This was a hard book to read originally, and a harder one to listen to on audiobook; I got it out of the library thinking this was the next in the series and it turned out to be the last one I'd read. Very good reading, though.
Dead I may well be, by Adrian McKinty. Kindle edition.
This was one I nearly gave up on several times. A 19-year-old from Belfast leaves the city and travels to New York to work for gangster relatives. It's quite shockingly violent at times; the only thing which keeps you reading is the central character who is quite compelling. There's a mesmerising section in the middle about captivity in a Mexican prison; but I won't be reading the other two books in the series.
The interrogative mood, by Padgett Powell. Kindle edition.
Another book group book, and not one I particularly enjoyed although reading it was interesting. This is a book written entirely in questions, and while it starts off as an intellectual exercise, as the questions continue they circle around some quite dark obsessions and the book becomes darker and darker. There are a few laugh-out-loud moments and a few questions which make you put down the book and think. Mainly though, the only way I can describe it is as rather like the video for Bruce Springsteen's Brilliant disguise, where the whole thing is taken in a single shot which narrows very, very slowly down from a kitchen scene to Bruce's face, in a slightly menacing way.
Banish clutter forever, by Sheila Chandra. Kindle edition.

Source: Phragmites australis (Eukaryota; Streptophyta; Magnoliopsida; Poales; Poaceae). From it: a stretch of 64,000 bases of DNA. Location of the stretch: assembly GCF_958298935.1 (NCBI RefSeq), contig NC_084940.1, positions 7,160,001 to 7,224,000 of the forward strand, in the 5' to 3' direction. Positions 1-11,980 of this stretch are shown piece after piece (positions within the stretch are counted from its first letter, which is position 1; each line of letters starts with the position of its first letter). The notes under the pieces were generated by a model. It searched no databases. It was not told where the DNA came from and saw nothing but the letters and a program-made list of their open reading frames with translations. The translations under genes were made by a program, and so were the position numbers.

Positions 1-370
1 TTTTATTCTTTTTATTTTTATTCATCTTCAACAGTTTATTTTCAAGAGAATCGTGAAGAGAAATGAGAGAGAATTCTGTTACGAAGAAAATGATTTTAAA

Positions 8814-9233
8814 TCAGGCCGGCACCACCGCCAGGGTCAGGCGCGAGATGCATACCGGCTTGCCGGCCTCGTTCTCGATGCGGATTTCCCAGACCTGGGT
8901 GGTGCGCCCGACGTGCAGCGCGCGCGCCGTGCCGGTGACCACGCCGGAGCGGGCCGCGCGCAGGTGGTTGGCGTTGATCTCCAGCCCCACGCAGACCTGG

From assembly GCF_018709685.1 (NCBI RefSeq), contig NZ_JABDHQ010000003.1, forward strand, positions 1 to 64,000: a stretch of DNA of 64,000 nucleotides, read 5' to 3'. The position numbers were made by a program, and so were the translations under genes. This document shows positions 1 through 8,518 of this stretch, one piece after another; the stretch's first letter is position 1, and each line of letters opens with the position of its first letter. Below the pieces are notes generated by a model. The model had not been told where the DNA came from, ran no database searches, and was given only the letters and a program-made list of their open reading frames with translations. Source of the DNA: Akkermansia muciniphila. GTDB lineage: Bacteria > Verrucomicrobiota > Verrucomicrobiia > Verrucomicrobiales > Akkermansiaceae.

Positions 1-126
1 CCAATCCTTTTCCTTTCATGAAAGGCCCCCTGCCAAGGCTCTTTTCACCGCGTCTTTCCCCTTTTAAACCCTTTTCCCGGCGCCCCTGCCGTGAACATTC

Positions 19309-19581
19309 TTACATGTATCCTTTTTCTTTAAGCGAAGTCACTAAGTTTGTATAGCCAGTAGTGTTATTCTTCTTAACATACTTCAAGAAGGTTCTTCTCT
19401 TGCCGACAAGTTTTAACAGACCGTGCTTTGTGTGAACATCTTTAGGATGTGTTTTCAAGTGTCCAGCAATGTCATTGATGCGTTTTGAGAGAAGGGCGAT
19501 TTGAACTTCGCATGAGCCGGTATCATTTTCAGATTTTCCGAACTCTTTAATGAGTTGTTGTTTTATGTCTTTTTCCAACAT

Really enjoyable and useful book on de-cluttering, on the "toothbrush principle" that all of us have some daily systems which sort of work for us. And contains the radical idea that if you're going to clear things off surfaces, possibly clearing the cupboards for those things to go into first is a good idea. Wibbo recommended this one and she was absolutely right. If Sheila Chandra's name sounds familiar, she's also a singer, musician and teacher who's brought out many solo albums and also performed with the Imagined Village project. I've started on the house using these principles and am happy with the small amount of progress made so far!
Fear not, by Anne Holt. Kindle edition.
A child escapes from a wedding reception in one of Oslo's top hotels and is almost run over by a tram; an immigrant worker is discovered drowned; a woman bishop is murdered; a rich businessman contemplates his annual charitable donations, and it's the week before Christmas. Anne Holt delivers another wonderful, complicated thriller here, with a cast of characters we've sort of met before but haven't been the focal point of her books so far. There's a small cameo appearance by the wonderful Hanne Wilhemsen; and a continuation of Anne Holt's campaigning liberalism.